Ukraine aims to deploy squads of up to 20 sea drones to do the job of a warship, commander says

  • Without a conventional navy, Ukraine has looked to innovative ways to counter Russia's sea power.

  • Ukraine's sea drones will soon work as squads to mimic a warship's capabilities, a commander said.

  • Sea drones have taken out a chunk of Russia's Black Sea Fleet, and damaged the Kerch Bridge.

Ukraine's sea drones are being marshaled into squads that can replicate the abilities of a single warship, a Ukrainian commander said.

Brig Gen Ivan Lukashevych, the mastermind behind Ukraine's fleet of naval drones, described the move in an interview with The Wall Street Journal.

He said the squads, each with about 10-20 drones, will work in concert to combine multiple separate functions.

"We do have a fleet, but it's divided into smaller elements," Lukashevych told the outlet.

Lukashevych, who was appointed to lead a special unit for Ukraine's security service, said that previously naval drones were used primarily for surveillance or logistics.

"We are doing many things that no one in the world has done" with the technology, he said.

Ukraine was left without a conventional navy in 2014, after Russia's annexation of Crimea.

The move stripped Ukraine of the bulk of its ships and any control of the port of Sevastopol, the headquarters of Russia's much-feared Black Sea Fleet.

In response, and under Lukashevych's direction, Ukraine has developed several types of naval drones.

These include the Sea Baby, credited with damaging the crucial Kerch Bridge last fall, and the Magura V5, six of which hunted down the corvette Ivanovets in February.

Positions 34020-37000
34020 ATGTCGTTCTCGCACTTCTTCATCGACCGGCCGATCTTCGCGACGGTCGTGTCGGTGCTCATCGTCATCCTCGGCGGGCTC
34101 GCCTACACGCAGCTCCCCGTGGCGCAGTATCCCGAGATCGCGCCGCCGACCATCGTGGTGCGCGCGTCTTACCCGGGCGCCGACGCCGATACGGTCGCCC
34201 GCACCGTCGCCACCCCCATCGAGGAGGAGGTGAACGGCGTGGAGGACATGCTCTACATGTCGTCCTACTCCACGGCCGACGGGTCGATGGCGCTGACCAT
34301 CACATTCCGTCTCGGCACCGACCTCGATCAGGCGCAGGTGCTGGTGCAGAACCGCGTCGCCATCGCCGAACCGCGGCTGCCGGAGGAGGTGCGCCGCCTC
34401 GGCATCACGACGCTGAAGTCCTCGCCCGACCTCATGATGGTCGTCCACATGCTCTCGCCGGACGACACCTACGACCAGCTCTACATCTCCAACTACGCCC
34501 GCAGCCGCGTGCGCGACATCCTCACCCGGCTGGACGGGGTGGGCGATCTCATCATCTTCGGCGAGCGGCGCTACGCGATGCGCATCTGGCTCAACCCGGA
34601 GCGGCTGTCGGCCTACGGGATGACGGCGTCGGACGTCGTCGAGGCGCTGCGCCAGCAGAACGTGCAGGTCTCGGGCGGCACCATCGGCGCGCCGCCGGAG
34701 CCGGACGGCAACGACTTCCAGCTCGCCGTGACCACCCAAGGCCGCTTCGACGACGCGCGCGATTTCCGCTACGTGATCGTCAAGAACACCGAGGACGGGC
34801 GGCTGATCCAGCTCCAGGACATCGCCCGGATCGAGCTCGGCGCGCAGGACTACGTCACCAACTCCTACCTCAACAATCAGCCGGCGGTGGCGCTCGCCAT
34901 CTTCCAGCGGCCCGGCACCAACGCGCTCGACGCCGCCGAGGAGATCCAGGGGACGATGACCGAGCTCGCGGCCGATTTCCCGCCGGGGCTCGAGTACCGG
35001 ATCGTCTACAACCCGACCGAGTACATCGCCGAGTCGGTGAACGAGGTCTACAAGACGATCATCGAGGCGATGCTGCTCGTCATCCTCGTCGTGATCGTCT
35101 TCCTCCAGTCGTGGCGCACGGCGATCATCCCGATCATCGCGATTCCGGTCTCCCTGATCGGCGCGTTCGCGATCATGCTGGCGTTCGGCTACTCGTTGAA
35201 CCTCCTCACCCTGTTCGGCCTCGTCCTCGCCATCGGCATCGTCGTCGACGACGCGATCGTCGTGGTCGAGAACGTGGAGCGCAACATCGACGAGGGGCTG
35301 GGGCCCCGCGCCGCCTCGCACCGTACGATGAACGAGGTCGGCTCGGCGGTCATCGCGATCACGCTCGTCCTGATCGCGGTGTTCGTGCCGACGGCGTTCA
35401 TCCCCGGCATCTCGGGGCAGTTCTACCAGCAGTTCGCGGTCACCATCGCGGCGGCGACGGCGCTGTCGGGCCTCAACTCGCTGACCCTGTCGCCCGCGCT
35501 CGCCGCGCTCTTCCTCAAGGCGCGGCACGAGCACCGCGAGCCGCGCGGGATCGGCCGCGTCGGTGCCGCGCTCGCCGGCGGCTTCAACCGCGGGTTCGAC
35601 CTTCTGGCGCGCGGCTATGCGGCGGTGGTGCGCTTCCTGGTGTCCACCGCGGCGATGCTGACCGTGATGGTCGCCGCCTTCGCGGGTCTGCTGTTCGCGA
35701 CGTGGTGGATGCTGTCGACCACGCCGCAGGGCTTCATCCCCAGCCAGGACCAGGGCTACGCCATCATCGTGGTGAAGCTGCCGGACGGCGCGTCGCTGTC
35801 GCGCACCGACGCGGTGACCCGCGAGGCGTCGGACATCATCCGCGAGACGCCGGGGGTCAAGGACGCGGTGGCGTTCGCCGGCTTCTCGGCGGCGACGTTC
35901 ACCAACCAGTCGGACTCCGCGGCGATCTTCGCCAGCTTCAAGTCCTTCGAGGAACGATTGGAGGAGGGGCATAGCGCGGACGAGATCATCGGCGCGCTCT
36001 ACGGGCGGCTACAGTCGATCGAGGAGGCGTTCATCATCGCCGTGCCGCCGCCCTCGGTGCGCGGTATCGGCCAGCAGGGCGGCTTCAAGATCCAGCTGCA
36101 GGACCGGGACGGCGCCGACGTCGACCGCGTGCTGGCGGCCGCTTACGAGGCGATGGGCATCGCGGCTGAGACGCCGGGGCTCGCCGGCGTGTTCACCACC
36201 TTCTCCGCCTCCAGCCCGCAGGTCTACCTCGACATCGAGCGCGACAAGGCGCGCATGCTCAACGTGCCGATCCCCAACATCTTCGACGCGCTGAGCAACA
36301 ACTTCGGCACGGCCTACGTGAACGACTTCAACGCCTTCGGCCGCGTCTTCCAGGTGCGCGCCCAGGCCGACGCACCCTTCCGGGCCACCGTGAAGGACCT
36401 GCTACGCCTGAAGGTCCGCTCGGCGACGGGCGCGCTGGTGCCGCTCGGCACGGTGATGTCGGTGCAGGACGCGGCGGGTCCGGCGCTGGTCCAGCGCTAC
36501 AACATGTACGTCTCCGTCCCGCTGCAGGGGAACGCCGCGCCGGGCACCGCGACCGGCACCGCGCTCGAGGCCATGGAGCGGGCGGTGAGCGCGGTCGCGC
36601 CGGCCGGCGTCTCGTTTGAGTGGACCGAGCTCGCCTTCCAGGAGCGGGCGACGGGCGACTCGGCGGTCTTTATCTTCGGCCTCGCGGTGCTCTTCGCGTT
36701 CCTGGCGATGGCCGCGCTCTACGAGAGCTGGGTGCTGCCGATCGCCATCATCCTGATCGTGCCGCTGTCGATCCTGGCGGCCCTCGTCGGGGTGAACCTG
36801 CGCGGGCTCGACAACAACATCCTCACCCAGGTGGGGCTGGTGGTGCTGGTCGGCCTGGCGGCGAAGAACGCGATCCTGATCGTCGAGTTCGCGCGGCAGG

Ukraine has also mounted a Grad multiple-launch rocket system on the back of a home-developed Sea Baby drone to hit land targets, as the Financial Times' Christopher Miller reported in May, citing an unnamed official.

The idea of a drone squad replicating the tasks of a full warship is just the latest iteration in Ukraine's rapid development of sea drone capabilities.

Under Lukashevych's direction, Ukraine has notched up a series of successful attacks using naval drones, and along with long-range anti-ship missiles they've destroyed or damaged a large portion of Russia's Black Sea Fleet.

In February, the UK said that 25% of Russia's vessels in the Black Sea had been sunk, damaged, or destroyed. Ukraine puts that number even higher.

As a result of the regular strikes, Russia's fleet has been forced to limit operations out of Sevastopol and moved many of its warships to more distant ports, such as Novorossiysk last fall.

Novorossiysk has notably poorer facilities than Sevastapol, and though the ships are still within cruise-missile striking distance of Ukraine, the time lag allows Ukraine's air defenses crucial time to react, as the Journal reported.

Read the original article on Business Insider